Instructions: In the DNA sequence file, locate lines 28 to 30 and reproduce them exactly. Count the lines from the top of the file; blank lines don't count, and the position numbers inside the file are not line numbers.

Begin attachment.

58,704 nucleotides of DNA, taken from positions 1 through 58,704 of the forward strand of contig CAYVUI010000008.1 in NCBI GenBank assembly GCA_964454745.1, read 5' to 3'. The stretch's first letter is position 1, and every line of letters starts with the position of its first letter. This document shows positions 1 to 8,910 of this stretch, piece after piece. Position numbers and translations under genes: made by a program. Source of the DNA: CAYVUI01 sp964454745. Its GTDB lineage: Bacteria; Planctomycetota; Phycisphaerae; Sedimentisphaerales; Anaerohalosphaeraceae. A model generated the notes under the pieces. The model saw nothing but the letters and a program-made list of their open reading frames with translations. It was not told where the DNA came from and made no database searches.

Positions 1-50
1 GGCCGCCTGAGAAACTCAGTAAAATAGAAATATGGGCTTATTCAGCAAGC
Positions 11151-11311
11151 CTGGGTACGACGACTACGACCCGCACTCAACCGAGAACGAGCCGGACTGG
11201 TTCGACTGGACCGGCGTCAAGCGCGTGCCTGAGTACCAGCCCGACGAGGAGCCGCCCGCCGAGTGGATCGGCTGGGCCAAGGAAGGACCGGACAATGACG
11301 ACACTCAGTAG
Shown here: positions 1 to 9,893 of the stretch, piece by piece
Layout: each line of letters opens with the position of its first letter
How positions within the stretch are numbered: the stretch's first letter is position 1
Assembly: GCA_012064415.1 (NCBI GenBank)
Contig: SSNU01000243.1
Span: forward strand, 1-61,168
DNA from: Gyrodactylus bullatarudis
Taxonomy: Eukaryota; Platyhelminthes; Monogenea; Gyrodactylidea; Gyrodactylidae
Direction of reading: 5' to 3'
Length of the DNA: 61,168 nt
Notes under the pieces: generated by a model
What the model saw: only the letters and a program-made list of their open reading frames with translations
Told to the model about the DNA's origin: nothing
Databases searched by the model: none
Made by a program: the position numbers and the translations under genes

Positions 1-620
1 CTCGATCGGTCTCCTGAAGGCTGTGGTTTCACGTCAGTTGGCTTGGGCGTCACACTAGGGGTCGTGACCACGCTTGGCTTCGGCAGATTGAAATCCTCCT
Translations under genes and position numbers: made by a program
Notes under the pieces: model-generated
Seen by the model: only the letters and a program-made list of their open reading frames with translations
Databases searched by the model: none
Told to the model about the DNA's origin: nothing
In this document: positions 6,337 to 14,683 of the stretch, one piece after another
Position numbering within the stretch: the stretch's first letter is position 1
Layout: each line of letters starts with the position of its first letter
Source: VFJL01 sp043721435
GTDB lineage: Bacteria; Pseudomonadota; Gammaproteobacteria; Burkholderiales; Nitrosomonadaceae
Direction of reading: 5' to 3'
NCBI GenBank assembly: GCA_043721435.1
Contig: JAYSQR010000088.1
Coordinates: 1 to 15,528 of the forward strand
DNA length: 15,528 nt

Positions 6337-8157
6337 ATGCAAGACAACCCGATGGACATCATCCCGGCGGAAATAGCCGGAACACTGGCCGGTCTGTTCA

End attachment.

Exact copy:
Databases searched by the model: none
Told to the model about the DNA's origin: nothing
In this document: positions 6,337 to 14,683 of the stretch, one piece after another